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Clinical decision support: what will happen in the 2020s?
  1. Kieran Walsh1,
  2. Chris Wroe2
  1. BMJ Knowledge Centre, BMJ, London, UK
  1. Correspondence to Kieran Walsh, BMA House, Tavistock Square, London WC1H 9JR, UK; kmwalsh{at}

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Clinical decision support may be defined as ‘a process for enhancing health-related decisions and actions with pertinent, organized, clinical knowledge, and patient information to improve health and healthcare delivery’.1 The aim is to assist when even relatively simple problems (such as the management of chest pain after coronary artery bypass surgery) are in fact enormously complex for most humans to deal with.2 Clinical decision support has changed substantially over the past 20 years and no doubt will continue to change in the 2020s. However, it is unclear to what extent it will change and exactly what new directions this field will take. Some think that there will be a dramatic change. They think that drivers of this transformational change will be data, evidence from both research and databases, algorithms, patient-specific guidance and artificial intelligence that will enable information technologies to learn from outcomes and continually improve.3–5 This may all be correct—but the extent to which it is really new is questionable. Online clinical decision support has been around since the internet has been around. One of the earliest papers that attempted to predict the future of online clinical decision support was published in 1998: it is ‘Online practice guidelines: issues, obstacles, and future prospects’ by Rita Zielstorff.6 And what does this paper predict? It suggests that the future will be about ‘data mining’, ‘algorithms and decision tables’, ‘patient-specific decision support’ and patient outcomes that ‘can be facilitated by the clinical information system, providing the means to refine the guideline and improve practice still further’. The words and phrases are slightly different from those that we use today, but the ideas are largely the same. The most striking difference from papers of the past few years is the absence of hype.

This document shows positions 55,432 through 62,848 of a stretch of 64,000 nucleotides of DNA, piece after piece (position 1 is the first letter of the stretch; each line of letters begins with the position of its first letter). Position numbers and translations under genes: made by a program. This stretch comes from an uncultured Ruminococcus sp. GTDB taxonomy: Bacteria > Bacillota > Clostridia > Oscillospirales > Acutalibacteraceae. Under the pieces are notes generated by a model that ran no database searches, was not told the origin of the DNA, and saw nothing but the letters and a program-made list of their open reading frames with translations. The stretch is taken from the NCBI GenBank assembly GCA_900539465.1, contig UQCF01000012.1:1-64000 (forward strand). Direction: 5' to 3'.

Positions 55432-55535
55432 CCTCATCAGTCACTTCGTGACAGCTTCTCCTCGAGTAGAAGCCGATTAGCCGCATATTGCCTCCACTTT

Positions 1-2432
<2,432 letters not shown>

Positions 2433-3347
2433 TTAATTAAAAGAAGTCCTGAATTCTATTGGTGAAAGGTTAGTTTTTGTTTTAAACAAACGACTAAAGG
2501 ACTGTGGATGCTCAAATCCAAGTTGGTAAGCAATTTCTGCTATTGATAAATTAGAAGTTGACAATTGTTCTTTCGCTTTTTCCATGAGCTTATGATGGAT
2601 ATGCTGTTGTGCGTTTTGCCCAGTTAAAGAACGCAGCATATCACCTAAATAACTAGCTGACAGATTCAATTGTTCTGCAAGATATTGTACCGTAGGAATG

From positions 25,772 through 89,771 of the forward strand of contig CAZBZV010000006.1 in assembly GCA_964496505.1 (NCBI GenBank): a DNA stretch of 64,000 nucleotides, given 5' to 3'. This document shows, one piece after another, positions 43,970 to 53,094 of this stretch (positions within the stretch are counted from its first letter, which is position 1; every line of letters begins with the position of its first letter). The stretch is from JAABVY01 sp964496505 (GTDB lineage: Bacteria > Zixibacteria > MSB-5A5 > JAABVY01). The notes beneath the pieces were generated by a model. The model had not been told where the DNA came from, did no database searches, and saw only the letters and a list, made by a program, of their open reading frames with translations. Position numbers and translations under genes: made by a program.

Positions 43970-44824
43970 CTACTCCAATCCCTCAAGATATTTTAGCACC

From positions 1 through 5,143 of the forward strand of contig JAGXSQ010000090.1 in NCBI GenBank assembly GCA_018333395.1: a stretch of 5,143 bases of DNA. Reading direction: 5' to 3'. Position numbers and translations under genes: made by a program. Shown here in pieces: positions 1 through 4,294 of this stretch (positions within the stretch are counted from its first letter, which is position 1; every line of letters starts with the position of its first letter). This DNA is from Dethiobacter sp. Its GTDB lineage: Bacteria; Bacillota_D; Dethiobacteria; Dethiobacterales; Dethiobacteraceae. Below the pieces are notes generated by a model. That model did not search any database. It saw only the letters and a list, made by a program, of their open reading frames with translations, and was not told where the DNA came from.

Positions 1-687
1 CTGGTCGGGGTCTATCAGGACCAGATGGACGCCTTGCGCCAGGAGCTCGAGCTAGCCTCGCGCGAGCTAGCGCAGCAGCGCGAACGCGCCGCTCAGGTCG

It seems that patient-specific decision support …

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  • Contributors Both authors made substantial contributions to the conception and design of the work; both revised it critically for important intellectual content, and approved the final version to be published.

  • Funding The authors have not declared a specific grant for this research from any funding agency in the public, commercial or not-for-profit sectors.

  • Competing interests KW and CW work for BMJ which produces the clinical decision support tool BMJ Best Practice. CW is also a member of the SMART Health IT Advisory Committee.

  • Patient consent for publication Not required.

  • Provenance and peer review Not commissioned; externally peer reviewed.